tags: Ireland credit crisis demonstrations
About 100,000 people have taken part in protests in Dublin city centre yesterday (Saturday 21st) to vent their anger at the Irish government's handling of the country's recession.
They oppose plans to impose a 'pension levy' (real terms 10% pay cut) on 350,000 public sector workers. Trade union organisers of the march said workers did not cause the economic crisis but were having to pay for it.
In a statement, the Irish government said it recognised that the measures it was taking were "difficult and in some cases painful". However, the government said it reflects "the reality that we are not in a position to continue to meet the public service pay bill in the circumstances of declining revenue", it added.
Reports say the plan could cost the 350,000 public sector workers between 1,500 euros and 2,800 euros (£2,500) a year.
There were conflicting estimates of the numbers of people at the march, which began on the north side of Dublin in the middle of the afternoon. Police said 100,000 people were on the streets, while organisers said they expected 200,000 to protest in total.
The Irish Congress of Trade Unions (ICTU), which organised the march, said it was campaigning for "a fairer and better way" of dealing with the economic crisis.
"Our priority is about ensuring that people are looked after, the interests of people are looked after, not the interests of big business or the wealthy," Sally-Anne Kinahan, ICTU's secretary general, told the BBC.
However, reports from the Workers' Solidarity Movement (an Irish anarchist organisation) says that:
"the idea of the so called 'Pensions Levy' come from some of the very Irish Congress of Trade Unions leadership who are supposed to negotiate on behalf of workers. This is one revelation that emerged on Saturday morning at a meeting of over 100 public sector trade unionists and two delegates from the Waterford Glass occupation. We were meeting in the Davenport hotel, Dublin to discuss a collective response to government attacks on workers and in particular the public sector pay cut.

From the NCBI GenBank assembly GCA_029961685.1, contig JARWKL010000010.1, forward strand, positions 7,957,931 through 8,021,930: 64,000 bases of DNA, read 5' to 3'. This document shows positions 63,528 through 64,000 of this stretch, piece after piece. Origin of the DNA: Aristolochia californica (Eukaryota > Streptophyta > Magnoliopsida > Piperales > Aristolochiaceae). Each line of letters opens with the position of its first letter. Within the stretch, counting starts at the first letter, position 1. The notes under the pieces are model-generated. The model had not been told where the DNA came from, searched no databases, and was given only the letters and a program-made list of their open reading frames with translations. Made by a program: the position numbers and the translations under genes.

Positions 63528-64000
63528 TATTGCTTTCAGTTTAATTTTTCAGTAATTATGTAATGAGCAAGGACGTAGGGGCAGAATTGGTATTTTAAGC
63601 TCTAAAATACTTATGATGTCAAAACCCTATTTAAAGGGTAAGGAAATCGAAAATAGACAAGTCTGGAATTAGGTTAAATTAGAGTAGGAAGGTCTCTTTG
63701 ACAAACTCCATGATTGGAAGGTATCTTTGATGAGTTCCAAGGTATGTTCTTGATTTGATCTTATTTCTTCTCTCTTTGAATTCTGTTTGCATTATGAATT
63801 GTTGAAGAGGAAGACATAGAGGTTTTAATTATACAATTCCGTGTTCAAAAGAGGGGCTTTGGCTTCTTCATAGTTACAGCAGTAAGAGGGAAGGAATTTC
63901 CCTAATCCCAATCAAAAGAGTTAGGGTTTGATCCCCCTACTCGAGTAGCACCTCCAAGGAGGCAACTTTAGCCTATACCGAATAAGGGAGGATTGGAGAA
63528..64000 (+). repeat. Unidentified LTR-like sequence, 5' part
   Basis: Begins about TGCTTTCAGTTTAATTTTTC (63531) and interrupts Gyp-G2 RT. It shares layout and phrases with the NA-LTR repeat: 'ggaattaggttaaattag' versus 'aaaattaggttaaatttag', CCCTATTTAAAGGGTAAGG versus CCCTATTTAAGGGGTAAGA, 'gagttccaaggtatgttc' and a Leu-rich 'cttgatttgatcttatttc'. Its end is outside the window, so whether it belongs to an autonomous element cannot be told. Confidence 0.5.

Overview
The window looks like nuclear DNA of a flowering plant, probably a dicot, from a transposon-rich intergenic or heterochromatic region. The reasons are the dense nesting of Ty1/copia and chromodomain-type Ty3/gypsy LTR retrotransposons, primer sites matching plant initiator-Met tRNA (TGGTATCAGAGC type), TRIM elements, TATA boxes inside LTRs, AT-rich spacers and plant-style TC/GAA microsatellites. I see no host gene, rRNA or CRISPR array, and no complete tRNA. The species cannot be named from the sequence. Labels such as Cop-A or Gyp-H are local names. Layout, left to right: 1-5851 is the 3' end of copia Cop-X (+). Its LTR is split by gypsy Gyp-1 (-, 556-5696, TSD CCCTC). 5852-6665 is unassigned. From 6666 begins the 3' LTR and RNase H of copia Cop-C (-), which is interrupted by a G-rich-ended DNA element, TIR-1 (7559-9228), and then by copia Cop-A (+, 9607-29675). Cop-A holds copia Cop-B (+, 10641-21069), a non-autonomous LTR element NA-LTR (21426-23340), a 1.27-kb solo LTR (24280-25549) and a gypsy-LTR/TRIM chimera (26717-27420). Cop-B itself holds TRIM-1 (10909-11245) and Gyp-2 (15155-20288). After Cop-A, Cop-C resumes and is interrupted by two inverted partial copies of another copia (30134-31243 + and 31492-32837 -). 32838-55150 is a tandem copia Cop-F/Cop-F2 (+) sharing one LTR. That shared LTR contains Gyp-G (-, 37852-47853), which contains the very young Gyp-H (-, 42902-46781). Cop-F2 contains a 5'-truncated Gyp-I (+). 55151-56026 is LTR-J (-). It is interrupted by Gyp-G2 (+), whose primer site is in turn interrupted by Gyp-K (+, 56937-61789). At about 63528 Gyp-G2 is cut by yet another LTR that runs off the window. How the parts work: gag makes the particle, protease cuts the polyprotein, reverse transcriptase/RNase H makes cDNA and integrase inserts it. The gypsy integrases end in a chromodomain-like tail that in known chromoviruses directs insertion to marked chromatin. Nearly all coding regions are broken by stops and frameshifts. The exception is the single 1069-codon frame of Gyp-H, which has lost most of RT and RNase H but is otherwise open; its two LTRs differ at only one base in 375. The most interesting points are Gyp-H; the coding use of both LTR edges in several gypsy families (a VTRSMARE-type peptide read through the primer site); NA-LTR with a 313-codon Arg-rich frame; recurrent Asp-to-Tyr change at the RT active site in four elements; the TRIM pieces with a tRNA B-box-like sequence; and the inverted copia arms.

The revelation that the source of the 'pensions levy' may have come from within the ICTU delegation was made by Civil Public & Services Union (CPSU) executive member Terry Kelleher, reporting on what their executive had been told by the CPSU General Secretary who was at the talks. It's claimed that when the proposed 10% pay cut was put on the table part of the ICTU delegation proposed the 'pensions levy' as being more sellable."
One protester said he was "sick and tired of the way this government conducts itself and what it's doing to this country [...] I've a mortgage to pay, I've children to put through school, and now I'm being told I have to take cutback, after cutback, after cutback."
Ireland, which was once one of Europe's fastest-growing economies, has fallen into recession faster than many other members of the European Union. The country officially fell into recession in September 2008, and unemployment has risen sharply in the following months.
The numbers of people claiming unemployment benefit in the Irish Republic rose to 326,000 in January, the highest monthly level since records began in 1967.
Yesterday's rally signalled the beginning of industrial unrest within the Irish public sector. Around 13,000 lower-paid civil and public servants are to stage a one-day strike on Thursday while thousands of workers in the education sector and in the civil service are to vote on industrial action.
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Feb 22 2009 #1